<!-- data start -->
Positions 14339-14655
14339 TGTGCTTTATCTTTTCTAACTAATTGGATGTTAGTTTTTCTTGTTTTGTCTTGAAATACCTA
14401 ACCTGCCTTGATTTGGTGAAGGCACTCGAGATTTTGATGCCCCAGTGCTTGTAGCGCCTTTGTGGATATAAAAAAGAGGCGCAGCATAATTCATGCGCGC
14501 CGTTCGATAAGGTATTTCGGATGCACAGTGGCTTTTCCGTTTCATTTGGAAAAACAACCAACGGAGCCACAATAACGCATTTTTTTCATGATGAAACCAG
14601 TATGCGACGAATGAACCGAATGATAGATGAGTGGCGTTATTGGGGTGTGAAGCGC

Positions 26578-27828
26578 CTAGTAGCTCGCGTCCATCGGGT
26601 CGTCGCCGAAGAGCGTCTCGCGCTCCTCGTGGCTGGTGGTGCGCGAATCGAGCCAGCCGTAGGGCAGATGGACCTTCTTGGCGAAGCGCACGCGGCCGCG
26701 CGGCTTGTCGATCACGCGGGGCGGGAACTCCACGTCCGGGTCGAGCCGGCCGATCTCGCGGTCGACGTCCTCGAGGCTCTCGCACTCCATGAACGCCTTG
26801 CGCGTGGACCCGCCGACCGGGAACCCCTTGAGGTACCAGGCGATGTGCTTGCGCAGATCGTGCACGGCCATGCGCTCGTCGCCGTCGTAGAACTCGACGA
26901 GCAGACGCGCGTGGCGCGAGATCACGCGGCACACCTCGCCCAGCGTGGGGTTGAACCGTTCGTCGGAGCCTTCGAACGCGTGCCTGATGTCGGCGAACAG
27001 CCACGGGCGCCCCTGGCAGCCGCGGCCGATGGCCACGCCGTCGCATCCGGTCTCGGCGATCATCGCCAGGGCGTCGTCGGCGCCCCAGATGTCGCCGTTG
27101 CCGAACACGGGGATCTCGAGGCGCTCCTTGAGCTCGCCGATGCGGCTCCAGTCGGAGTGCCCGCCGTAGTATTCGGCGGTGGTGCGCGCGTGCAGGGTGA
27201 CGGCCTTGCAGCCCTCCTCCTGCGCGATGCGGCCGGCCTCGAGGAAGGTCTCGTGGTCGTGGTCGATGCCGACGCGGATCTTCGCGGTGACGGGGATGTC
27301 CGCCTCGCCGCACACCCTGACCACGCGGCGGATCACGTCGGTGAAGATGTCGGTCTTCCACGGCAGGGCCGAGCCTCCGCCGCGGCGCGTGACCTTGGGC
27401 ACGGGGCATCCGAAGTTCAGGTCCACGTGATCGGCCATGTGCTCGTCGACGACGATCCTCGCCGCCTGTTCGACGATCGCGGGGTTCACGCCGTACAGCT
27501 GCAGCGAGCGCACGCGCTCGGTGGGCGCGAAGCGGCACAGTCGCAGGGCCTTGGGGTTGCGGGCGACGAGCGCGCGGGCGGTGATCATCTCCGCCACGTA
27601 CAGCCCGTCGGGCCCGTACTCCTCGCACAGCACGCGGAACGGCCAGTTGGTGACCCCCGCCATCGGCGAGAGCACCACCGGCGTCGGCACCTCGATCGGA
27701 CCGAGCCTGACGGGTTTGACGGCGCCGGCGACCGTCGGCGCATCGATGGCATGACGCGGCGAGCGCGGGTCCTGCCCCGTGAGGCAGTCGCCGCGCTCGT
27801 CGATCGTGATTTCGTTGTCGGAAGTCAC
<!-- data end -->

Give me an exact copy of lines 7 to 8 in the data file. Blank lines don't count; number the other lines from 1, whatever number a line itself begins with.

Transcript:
26578 CTAGTAGCTCGCGTCCATCGGGT
26601 CGTCGCCGAAGAGCGTCTCGCGCTCCTCGTGGCTGGTGGTGCGCGAATCGAGCCAGCCGTAGGGCAGATGGACCTTCTTGGCGAAGCGCACGCGGCCGCG